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PROPECIA [Finasteride] an Overview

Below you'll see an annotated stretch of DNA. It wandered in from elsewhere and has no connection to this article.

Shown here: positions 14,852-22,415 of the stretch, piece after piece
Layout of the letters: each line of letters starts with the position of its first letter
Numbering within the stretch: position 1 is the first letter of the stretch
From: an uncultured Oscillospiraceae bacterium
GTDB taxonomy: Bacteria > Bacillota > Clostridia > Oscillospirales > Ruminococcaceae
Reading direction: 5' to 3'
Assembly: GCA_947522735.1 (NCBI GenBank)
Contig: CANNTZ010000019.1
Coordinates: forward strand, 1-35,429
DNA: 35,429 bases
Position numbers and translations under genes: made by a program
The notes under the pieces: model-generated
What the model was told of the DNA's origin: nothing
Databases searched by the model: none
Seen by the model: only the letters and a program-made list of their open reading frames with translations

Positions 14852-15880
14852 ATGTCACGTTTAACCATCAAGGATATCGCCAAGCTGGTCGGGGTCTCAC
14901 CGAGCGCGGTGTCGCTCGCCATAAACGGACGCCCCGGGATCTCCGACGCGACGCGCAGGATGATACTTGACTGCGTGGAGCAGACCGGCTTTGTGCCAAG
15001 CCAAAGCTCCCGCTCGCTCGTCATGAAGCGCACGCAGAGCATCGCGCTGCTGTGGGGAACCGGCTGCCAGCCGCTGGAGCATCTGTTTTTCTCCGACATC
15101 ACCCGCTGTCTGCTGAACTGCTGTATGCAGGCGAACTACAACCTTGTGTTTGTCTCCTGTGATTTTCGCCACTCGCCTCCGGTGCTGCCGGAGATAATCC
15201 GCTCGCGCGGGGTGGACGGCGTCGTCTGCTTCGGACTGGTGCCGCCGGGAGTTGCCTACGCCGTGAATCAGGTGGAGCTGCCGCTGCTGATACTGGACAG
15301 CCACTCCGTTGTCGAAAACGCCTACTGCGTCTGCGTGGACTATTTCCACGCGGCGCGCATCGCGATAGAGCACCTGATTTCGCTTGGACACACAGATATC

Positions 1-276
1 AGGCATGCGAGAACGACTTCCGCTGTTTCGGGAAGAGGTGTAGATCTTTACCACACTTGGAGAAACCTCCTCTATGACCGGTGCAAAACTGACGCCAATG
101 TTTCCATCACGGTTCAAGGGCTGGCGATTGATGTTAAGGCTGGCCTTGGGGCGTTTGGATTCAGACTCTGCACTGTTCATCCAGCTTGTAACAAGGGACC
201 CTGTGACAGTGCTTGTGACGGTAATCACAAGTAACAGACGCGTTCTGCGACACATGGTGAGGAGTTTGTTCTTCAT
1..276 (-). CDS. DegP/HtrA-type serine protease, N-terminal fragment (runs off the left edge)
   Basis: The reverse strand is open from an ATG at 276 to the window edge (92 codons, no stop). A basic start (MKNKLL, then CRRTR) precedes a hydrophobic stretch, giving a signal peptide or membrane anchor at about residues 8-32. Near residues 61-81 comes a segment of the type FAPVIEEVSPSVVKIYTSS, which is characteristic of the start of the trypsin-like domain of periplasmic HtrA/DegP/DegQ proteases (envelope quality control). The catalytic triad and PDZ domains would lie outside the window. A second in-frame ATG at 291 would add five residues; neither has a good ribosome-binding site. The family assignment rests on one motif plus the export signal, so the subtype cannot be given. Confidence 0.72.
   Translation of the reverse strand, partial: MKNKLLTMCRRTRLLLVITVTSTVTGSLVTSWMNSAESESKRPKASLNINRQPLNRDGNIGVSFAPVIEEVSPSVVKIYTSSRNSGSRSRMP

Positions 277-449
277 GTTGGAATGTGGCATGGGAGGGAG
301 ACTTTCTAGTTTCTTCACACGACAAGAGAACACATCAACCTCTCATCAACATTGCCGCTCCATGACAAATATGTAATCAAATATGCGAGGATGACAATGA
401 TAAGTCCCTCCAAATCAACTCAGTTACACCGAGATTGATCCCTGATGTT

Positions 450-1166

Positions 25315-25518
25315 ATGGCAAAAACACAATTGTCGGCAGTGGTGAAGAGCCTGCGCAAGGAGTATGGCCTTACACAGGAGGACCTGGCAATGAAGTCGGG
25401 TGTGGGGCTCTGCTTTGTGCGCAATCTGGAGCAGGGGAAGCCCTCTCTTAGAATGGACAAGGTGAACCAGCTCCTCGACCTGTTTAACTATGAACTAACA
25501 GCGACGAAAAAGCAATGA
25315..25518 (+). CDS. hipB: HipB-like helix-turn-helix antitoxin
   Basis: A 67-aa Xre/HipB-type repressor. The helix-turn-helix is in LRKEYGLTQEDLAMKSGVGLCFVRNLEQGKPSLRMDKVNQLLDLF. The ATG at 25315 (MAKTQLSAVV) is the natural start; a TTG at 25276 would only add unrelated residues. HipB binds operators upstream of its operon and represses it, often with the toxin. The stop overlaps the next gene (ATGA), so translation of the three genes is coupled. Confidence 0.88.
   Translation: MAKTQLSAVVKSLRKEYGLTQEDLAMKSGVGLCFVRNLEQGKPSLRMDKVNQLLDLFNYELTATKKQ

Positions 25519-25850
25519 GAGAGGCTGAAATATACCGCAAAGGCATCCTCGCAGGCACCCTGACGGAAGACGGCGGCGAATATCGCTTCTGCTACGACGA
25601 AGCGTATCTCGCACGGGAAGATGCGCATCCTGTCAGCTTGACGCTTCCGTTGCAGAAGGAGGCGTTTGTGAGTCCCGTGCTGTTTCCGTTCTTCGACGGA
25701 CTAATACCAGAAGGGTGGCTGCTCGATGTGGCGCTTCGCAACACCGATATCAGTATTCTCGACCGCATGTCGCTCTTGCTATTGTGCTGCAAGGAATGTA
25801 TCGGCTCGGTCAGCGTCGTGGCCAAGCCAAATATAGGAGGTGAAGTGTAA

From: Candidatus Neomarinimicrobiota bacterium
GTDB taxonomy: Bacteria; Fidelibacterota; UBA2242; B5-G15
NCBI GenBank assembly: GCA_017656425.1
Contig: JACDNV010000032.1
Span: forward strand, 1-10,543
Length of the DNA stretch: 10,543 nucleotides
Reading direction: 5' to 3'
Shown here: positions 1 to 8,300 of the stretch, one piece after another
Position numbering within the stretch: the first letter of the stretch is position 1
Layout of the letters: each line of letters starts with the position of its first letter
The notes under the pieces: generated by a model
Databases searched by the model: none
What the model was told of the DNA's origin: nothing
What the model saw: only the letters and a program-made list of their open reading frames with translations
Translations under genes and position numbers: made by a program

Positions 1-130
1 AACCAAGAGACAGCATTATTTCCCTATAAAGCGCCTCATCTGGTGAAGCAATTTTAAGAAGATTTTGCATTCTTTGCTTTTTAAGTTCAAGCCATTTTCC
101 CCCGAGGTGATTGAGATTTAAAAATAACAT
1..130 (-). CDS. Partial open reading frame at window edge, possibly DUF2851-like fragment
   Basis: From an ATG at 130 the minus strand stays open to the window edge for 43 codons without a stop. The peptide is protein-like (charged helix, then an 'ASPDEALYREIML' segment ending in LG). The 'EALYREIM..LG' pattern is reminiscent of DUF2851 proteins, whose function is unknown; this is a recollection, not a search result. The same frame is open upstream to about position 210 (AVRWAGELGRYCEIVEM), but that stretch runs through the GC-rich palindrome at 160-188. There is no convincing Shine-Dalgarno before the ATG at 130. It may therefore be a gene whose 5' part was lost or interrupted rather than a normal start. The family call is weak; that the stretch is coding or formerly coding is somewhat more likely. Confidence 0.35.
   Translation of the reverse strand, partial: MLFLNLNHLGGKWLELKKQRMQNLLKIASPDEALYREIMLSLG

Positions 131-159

PROPECIA [Finasteride], one of the newest medications for the treatment of androgenic alopecia and is a product of Merck & Co. Before commenting on the drug, a few lines on what is androgenic alopecia. Androgenic alopecia is a hereditary disorder due to excessive conversion of testosterone to dihydrotestosterone in the scalp skin in genetically susceptible men and women. The dihydrotestosterone causes shrinking of the local terminal hair follicles to miniaturized hair follicles. The plasma levels of testosterone are appropriate for the sex. The onset of androgenic alopecia in both the sexes is early in life, often in teens. The miniaturized hair of various lengths and diameters are the hallmark of this condition. PROPECIA [Finasteride] is a 5-alpha reductase inhibitor. 5-alpha reductase is an enzyme that converts testosterone to dihydrotestosterone. The recognition potential value of PROPECIA [Finasteride] in the treatment of androgenic alopecia was based upon the observation that men congenitally deficient in 5-alpha reductase had low levels of dihydrotestosterone and did not develop male pattern baldness or prostate enlargement. In contrast, balding areas of the scalp have increased levels of dihydrotestosterone and smaller hair follicles than do non-balding areas There are two types of 5-alpha reductase: - Type 1: This is found in the sebaceous glands [These glands secrete a substance called sebum] - Type 2: This is found in the hair follicles. PROPECIA [Finasteride] is a type 2 class of 5-alpha reductase inhibitor and it suppresses both, the serum and the tissue levels of dihydrotestosterone. PROPECIA [Finasteride] – 1 mg per day, has been shown to increase hair growth in up to 80% of men when given over a 2 year period. This drug is taken orally, 1mg per day. PROPECIA [Finasteride] increases the hair counts in both the vertex of the scalp and the frontal area of the scalp. The response to PROPECIA [Finasteride] is better in the frontal region of the scalp, which has a higher level of 5-alpha reductase than in the occipital region which has higher levels of aromatase. Increased hair growth can be observed as early as 3 months into treatment. PROPECIA [Finasteride] is approved for use only in men. It is not sure if it is of any benefit to women, though doctors say that it can be tried in postmenopausal women. On December 22, 1997, the FDA approved PROPECIA [Finasteride] to treat male pattern hair loss. It is a FDA pregnancy category X drug. This means that PROPECIA [Finasteride] is known to cause birth defects in an unborn baby. Pregnant women should not touch broken tablets because of the potential for genital abnormalities in male fetuses, since it is widely believed that some absorption can take place through skin. No birth defects have e seen in female fetuses It is not known whether PROPECIA [Finasteride] passes into breast milk, and thus should not be taken during the lactation period. Male partners on PROPECIA [Finasteride] should use a protective device like condom while having intercourse since it may pass through semen, though Merck says that it is not an issue of concern. Side effects of PROPECIA [Finasteride] include: - Decreased libido - Erectile dysfunction - Ejaculation disorder - Decreased ejaculate volume - Depression These effects are seen in less than 2% of patients. Apart from the above stated there can be chances of gynaecomastia [enlarged male breasts]. However this condition is drug dependant and subsides on withdrawing the drug. Before starting this drug check if there is any of the following are present: - Liver disease or abnormal liver enzyme test - Bladder muscle disorder - Prostate cancer - Urethral stricture - Difficulty in micturation The treatment with PROPECIA [Finasteride] must be continued or new hair growth will be lost. Finasteride is also known to decrease the levels of serum prostate-specific antigen [PSA] which is used in prostrate cancer screening. It is used as a treatment in benign prostatic hyperplasia (BPH) in low doses, and prostate cancer in higher doses. Jamie is the author of Propecia, Finasteride information located at Propecia, Finasteride site References: Goodman & Gilman’s The Pharmacological Basis of Therapeutics, Tenth Edition, pg 1815. Pharmacology and Pharmacotherapeutics Revised 17th Edition, R.S.Satoskar, S.D.Bhandarkar, and S.S.Ainapure. pg 852 http://en.wikipedia.org/wiki/Finasteride http://health.yahoo.com/other-other/...-d00563a1.html